In brief:

  • The US government is extending the reach of the DEA.
  • The DEA can now conduct "covert surveillance" operations on protestors.
  • It can do this for a period of two weeks.

Those protesting the death of George Floyd are now prone to “covert surveillance” by the Drug Enforcement Administration, according to a memorandum obtained by Buzzfeed News, which has been sanctioned by a senior official from the Justice Department.

Floyd, an unarmed African-American man in his mid-forties, was killed while in police custody. His death has sparked protests across America over systemic racism within America. Though most of the protests are peaceful, violence and looting has also increased.

Tensions have escalated in the US. Image: Shutterstock.

Since the “federal crimes being committed in the wake of Mr. Floyd’s death are largely not drug-related, DEA’s ability to assist our counterparts is limited,” wrote the DEA in a request for further powers. 

But with its new approval from the Justice Department, the DEA is now licensed to, for a period of two weeks, “conduct covert surveillance” against protestors and “share intelligence” with other law enforcement agencies.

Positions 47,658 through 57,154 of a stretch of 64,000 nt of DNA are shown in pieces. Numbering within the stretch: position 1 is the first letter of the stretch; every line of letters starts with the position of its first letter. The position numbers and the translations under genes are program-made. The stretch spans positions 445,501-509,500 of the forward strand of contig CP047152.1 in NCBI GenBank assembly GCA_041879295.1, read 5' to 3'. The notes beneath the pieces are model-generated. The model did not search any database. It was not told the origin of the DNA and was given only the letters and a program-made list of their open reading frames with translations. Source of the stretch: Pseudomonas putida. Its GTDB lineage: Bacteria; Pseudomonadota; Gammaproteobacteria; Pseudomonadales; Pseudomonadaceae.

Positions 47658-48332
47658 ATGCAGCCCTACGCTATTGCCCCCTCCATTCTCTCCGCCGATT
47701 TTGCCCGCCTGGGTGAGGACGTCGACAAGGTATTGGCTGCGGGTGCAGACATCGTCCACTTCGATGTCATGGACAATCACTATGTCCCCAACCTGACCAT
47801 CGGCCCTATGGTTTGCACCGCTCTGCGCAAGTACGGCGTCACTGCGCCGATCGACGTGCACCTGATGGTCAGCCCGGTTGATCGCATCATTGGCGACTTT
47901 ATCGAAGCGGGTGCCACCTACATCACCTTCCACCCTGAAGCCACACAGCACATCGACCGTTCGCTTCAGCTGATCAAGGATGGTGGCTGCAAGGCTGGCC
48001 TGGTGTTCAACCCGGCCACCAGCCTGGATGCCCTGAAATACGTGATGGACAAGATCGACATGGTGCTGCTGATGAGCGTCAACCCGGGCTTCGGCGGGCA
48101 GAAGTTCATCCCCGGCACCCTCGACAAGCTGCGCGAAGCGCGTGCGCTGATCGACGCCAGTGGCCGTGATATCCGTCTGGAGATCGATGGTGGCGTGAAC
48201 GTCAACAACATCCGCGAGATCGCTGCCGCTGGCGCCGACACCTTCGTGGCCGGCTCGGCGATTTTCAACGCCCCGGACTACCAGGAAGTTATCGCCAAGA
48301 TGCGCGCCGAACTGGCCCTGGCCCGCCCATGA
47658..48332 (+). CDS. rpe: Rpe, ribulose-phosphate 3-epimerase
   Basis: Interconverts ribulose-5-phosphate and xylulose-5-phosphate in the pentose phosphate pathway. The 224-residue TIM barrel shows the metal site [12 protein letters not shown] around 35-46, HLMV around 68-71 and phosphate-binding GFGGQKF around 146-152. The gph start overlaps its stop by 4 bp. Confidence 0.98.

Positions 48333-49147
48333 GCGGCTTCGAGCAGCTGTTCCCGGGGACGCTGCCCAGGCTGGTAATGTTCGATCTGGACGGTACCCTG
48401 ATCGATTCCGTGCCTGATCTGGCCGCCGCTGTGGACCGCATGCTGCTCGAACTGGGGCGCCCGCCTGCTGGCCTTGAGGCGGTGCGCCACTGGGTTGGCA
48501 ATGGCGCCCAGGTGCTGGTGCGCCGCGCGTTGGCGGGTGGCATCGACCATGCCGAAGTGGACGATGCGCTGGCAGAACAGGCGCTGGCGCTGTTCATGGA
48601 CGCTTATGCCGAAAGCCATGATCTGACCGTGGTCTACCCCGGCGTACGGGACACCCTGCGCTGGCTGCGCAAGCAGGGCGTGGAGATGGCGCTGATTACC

Though it is unclear exactly what “covert surveillance” refers to, Hugh Handeyside, a senior attorney for the ACLU, told Buzzfeed News that this “kind of monitoring and information sharing may well constitute unwarranted investigation of people exercising their constitutional rights to seek justice. The executive branch continues to run headlong in the wrong direction.”

Though President Donald Trump considers the death of Floyd “very sad and tragic,” he has taken a hard stance against the protestors. Among their ranks, he said, are “terrorists, arsonists, anarchists, thugs, hoodlums, looters”—although the New York Times reports that there’s a lack of information to back this up. Trump has called in the National Guard and the military to restore order. Thousands have been arrested so far.

Trump has also made clear that he would designate antifa as a terrorist group, whose adherents would be “hunt[ed] down” by authorities. However, “since antifa is so amorphous, the authorities also have a very free hand in who they decide to include in the group,” wrote Kyle Daly in Axios

The level of violence is reducing, according to BBC News, but the DEA will retain its extended authority for the next two weeks. Protestors beware.